18 September 2017, Apia, Samoa – Four countries launched national publications today at the Pacific Environment Forum, detailing the state of the environment and national strategies for environmental management.
The importance of periodic stocktaking exercises for Pacific islands, such as State of Environment (SOE) reports and National Environment Management Strategies (NEMS), was highlighted today during the launching of national environmental planning and monitoring tools at a side event at the Pacific Environment Forum in Apia, Samoa.
“We need to look beyond just completing the State of Environment Report (SOE), and how we connect these tools with relevant national programs like the Marae Maoana,” said Mr Joseph Brider, Director of the Cook Islands National Environment Service.
The tools, which included the Cook Islands State of Environment (SOE) Report, the Republic of Marshall Islands SOE Report, the Vanuatu National Environment Policy and Implementation Plan, and the Tuvalu National Environment Management Strategy (NEMS), were developed with assistance from the Secretariat of the Pacific Regional Environment Programme (SPREP) in partnership with the United Nations Environment Programme (UN Environment). The tools were created as part of an initiative of the Africa, Caribbean and Pacific group of states funded by the European Union.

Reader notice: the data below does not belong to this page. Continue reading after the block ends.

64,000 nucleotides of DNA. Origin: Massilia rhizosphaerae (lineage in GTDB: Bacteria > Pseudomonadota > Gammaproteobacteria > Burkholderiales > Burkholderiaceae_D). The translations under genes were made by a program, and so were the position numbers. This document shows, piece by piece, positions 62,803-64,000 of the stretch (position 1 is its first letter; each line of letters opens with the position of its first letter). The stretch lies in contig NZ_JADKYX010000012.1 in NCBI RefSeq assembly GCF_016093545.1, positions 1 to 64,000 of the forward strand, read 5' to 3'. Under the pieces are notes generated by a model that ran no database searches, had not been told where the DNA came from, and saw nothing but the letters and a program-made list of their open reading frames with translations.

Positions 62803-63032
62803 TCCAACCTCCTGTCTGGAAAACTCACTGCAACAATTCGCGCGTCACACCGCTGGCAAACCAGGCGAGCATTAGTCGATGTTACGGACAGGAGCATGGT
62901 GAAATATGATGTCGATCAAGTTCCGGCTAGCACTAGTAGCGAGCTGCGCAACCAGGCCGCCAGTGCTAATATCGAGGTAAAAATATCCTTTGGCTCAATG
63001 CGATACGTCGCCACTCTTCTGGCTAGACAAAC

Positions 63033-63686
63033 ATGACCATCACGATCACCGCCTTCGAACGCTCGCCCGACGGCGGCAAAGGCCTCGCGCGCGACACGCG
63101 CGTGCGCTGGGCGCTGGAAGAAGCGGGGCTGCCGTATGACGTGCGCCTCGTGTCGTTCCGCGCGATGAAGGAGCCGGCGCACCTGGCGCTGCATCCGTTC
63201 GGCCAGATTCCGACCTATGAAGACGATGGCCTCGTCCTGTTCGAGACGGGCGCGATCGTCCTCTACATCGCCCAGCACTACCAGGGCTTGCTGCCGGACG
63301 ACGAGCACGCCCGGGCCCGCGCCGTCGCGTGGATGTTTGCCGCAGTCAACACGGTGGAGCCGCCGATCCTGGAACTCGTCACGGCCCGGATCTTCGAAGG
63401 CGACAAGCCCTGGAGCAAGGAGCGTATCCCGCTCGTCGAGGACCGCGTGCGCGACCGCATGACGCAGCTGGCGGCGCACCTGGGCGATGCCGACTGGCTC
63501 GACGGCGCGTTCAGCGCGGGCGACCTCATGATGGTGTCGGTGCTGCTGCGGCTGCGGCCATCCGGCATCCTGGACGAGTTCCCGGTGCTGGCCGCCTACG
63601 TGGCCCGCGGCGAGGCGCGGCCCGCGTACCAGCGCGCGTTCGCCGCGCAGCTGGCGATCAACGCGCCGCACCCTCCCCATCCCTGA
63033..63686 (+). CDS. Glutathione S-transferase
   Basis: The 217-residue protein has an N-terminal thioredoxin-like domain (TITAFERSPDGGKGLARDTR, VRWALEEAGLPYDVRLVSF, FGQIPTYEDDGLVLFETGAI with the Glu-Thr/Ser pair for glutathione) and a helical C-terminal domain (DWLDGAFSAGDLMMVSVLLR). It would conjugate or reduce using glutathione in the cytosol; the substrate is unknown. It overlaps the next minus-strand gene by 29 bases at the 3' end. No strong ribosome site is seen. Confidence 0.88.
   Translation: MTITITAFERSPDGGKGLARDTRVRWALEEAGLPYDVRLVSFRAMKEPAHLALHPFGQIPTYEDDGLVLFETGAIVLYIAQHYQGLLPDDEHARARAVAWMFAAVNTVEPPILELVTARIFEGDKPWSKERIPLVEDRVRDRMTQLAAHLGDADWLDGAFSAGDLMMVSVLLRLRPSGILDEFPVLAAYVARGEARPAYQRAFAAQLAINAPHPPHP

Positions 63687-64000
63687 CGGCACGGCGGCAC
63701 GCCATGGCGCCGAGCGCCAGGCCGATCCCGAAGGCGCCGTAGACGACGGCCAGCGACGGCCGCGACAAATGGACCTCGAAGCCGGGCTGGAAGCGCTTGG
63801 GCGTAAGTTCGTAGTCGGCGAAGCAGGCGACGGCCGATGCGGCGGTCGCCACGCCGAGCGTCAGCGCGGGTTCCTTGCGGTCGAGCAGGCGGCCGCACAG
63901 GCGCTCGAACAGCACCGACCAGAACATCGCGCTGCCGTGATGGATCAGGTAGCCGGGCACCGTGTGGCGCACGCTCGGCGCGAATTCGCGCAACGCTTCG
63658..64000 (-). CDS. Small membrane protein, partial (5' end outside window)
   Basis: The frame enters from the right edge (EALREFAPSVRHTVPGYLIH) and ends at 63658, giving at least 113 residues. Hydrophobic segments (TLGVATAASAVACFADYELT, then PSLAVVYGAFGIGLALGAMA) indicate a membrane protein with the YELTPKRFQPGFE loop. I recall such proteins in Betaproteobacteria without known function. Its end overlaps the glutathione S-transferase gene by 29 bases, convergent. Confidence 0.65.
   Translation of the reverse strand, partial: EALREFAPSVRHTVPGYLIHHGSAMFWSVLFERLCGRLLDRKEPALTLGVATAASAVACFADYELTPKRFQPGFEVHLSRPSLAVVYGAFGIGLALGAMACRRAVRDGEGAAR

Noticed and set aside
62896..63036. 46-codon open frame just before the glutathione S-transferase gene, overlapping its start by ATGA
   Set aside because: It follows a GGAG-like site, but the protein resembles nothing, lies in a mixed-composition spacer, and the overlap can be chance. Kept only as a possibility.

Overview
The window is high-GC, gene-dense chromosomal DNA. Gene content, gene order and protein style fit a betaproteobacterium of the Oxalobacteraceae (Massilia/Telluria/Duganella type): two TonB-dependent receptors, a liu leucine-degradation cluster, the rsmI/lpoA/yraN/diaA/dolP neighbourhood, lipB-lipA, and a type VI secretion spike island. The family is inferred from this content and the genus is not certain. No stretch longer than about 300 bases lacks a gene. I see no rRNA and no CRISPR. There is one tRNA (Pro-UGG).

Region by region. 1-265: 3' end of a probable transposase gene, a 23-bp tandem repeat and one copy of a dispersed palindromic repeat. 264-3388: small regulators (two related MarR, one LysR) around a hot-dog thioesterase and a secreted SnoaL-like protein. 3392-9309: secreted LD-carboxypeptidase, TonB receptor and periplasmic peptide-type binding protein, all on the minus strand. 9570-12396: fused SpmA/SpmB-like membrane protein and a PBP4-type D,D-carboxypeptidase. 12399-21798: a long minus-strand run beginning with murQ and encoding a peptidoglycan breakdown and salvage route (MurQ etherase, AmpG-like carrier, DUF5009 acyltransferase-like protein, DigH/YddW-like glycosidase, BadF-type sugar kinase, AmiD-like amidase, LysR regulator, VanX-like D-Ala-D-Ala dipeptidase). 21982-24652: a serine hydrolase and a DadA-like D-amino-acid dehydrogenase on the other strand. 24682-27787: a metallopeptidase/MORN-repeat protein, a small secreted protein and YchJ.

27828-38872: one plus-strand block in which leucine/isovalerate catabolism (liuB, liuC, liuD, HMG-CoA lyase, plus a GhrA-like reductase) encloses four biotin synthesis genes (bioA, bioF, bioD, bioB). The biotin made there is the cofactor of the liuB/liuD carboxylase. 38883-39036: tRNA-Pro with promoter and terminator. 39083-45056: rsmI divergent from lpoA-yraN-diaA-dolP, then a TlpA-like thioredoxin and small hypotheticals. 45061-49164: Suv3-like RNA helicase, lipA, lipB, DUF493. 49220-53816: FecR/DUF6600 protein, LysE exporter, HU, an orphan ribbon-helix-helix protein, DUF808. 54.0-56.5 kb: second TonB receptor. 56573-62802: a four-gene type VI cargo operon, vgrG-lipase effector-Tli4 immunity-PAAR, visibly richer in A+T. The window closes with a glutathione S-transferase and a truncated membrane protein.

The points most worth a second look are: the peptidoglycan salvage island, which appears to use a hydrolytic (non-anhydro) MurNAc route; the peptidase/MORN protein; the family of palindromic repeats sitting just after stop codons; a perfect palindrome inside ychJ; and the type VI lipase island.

Environmental data are critically important for Pacific nations not only for national planning but also to fulfil obligations and measure progress toward multilateral international agreements and the Sustainable Development Goals.
Representatives from the Cook Islands and Tuvalu shared their experiences and spoke on the need for environmental monitoring through regular cycles of reporting and planning, to ensure that countries have appropriate tools and information to continue effective environmental management activities.
“We need to implement the NEMS and to do this we need support from our regional partners to enhance our EIA capacity,” said Mr. Soseala Tinilau, Director of Environment of Tuvalu.
The theme of the side event – “Are we contributing enough to a healthy environment?” – highlighted the importance of baselines and status information as collected in the State of the Environment reporting process, which then inform the development of National Environment Management Strategies.
“Collecting environmental data and information is important to help Pacific countries develop strategic policies and sound planning tools e.g. SOE, NEMS, National Integrated Environment Policy (NIEP) that would maintain the quality of the environment for a sustainable future,” said Mr Kosi Latu, Director General of SPREP.
“Supporting sustainable environmental governance hand-in-hand with our Pacific partners is one of our key regional priorities,” said Mr Sefanaia Nawadra, Head of the UN Environment Pacific Office.
“The time is right now. We have home-grown tools but more importantly there is now national demand for them. We are already seeing improved governance in many of our countries, some world-leading.”
For more information, please contact Mr. Sefanaia Nawadra at firstname.lastname@example.org or Ms. Juney Ward at email@example.com